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Building a better evaluation system: Tools to evaluate teachers

Although classroom observations are by far the most common form of teacher evaluation, there are several other methods that can be used to evaluation the quality of teachers. All can provide important information about teacher quality, but each has its own strengths and limitations. It’s important to understand the strengths and limitations of each in order to use these tools to provide a comprehensive evaluation of a teacher’s true performance.

A National Comprehensive Center for Teacher Quality (2008) report provided the following strengths and limitations of each of the teacher evaluation tools (Mathers, Oliva and Laine 2008):

Classroom Observation


  • Captures information about teachers’ instructional practices.
  • Can be used as a diagnostic or for final personnel decisions.
  • Can track a teacher’s growth and suggest needed professional development.


  • Biased results from poorly trained observers and inconsistent, brief observations.
    • When conducted more frequently, their reliability improves.
    • When observations are longer, their validity improves.

Lesson Plans Reviews

Lesson plans help examine how a teacher prepares to deliver content, develop student skills, and manage the classroom learning environment. Lesson plans are typically evaluated using a rubric. Few districts use lesson plans as part of a teacher’s evaluation.


  • Student learning is correlated with a teacher’s level of planning used to drive instruction.
  • More likely to be positively related to improved student outcomes when the plans are able to (Stronge 2007):
    • Link student learning objectives with teaching activities.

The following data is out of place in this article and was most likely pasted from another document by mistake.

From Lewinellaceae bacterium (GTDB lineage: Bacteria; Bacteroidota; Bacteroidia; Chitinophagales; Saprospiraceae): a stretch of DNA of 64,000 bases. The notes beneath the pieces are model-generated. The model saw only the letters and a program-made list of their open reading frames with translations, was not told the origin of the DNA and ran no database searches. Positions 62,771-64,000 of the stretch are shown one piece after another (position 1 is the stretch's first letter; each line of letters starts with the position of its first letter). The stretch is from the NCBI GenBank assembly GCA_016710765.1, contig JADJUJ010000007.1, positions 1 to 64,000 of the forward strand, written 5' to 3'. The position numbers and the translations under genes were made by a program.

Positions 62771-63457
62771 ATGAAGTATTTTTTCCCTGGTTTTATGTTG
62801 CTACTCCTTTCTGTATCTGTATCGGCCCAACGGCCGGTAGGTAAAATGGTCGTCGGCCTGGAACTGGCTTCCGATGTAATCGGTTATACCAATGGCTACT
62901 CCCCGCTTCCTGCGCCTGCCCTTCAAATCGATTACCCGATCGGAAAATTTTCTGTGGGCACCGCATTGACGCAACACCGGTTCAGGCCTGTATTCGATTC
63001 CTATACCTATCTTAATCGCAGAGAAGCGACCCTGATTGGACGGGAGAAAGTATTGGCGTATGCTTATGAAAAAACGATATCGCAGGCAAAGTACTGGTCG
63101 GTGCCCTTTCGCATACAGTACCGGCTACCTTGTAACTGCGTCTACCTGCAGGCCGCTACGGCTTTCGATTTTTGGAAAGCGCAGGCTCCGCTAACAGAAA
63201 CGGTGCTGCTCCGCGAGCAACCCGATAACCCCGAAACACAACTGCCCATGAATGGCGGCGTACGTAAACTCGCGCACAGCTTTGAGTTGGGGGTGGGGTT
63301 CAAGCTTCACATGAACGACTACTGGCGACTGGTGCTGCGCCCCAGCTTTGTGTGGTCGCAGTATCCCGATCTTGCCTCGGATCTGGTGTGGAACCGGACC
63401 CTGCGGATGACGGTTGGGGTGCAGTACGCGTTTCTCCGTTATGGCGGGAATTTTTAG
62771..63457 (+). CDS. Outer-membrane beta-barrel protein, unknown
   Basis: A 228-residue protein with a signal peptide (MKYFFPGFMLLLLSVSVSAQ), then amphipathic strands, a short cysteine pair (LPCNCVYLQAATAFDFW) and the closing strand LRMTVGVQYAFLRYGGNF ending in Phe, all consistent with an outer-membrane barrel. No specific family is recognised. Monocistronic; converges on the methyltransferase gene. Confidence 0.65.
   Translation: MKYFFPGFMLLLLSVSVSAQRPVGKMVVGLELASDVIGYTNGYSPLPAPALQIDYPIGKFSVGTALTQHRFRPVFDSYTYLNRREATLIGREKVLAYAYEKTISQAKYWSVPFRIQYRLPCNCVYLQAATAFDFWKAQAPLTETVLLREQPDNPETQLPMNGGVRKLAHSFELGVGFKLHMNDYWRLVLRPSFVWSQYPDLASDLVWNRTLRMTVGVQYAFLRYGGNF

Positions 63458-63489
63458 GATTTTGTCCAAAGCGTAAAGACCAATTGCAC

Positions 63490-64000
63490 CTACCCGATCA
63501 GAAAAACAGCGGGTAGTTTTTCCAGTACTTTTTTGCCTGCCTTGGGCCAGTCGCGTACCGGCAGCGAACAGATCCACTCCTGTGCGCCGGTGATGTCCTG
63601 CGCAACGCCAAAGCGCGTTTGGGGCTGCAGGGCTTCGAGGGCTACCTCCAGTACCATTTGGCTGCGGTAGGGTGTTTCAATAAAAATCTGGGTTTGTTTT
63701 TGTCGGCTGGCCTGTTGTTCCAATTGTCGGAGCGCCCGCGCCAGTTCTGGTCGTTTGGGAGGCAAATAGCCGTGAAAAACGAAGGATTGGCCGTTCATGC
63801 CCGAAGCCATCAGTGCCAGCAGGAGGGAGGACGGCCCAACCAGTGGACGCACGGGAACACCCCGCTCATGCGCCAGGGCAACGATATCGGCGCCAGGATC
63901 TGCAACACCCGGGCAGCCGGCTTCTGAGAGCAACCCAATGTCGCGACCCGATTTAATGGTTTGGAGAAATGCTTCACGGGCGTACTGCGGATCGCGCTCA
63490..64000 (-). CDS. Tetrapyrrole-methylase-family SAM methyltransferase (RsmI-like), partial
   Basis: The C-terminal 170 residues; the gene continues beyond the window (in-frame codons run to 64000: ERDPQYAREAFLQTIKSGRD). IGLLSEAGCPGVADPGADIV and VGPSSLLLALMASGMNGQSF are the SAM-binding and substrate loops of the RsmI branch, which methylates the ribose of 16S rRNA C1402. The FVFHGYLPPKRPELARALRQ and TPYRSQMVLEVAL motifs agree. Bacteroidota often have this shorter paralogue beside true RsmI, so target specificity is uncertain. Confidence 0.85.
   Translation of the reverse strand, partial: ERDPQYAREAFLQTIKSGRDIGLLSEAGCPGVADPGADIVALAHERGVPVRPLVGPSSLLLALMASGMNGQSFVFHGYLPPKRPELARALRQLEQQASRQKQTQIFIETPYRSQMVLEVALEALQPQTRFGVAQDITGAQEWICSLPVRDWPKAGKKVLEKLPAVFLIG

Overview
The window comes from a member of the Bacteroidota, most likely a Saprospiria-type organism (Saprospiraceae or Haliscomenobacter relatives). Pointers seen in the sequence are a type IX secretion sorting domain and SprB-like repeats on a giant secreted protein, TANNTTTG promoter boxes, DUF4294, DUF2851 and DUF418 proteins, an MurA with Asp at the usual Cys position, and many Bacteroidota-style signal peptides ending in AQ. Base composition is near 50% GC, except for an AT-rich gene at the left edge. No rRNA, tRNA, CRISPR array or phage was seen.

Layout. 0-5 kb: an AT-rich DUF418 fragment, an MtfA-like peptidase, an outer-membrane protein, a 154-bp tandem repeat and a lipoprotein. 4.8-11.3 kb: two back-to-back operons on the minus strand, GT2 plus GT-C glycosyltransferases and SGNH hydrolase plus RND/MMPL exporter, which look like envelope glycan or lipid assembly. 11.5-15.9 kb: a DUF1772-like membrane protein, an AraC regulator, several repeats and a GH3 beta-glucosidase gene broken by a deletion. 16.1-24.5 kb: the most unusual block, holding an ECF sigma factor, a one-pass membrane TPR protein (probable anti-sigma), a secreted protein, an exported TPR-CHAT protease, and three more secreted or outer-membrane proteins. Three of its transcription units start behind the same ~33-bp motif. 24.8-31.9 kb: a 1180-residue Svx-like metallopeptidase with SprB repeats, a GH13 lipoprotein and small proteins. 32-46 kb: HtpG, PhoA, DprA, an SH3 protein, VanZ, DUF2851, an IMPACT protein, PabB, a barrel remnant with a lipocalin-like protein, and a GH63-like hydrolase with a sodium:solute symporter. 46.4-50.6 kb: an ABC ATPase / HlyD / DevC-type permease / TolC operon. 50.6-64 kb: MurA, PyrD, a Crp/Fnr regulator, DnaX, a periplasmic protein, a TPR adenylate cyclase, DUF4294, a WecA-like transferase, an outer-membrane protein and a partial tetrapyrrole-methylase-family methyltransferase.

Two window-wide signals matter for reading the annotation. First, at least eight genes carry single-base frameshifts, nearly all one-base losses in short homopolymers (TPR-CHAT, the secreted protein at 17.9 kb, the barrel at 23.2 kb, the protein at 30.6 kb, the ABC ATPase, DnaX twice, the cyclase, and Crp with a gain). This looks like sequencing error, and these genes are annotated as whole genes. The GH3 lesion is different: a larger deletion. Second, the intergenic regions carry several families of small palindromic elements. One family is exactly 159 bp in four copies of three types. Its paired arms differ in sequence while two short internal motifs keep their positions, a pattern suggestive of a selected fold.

• Describe teaching practices to maintain students’ attention.
    • Align student objectives with district and state standards.
    • Accommodate students with special needs.


  • A lesson a plan is just a plan. Once implemented, the plan may need to be adjusted
  • The quality and appropriateness of the adjustments of the plan in the classroom cannot be evaluated solely from the lesson-plan scoring rubric.
    • Stronger if combined with classroom observations.


Reflection is a process in which teachers analyze their own instruction retrospectively through profession conversations (Uhlenbeck, Verloop and Beijaard 2002), pre-observation and post-observation debriefings, the development of a portfolio, or an individual professional development plan.


  • May encourage teachers to continue to learn and grow throughout their careers (Uhlenbeck, Verloop and Beijaard 2002).
  • Videotaping class sessions allow teachers to review their performance so that they reflect and engage in in-depth conversations with their evaluators about the behaviors and practices observed.


  • Requires both time and a culture norm that supports this type of practice.
  • Making the time for teachers to engage in reflection may be low priority for administrators (Peterson and Comeaux 1990, Schon 1983).

Portfolio Assessments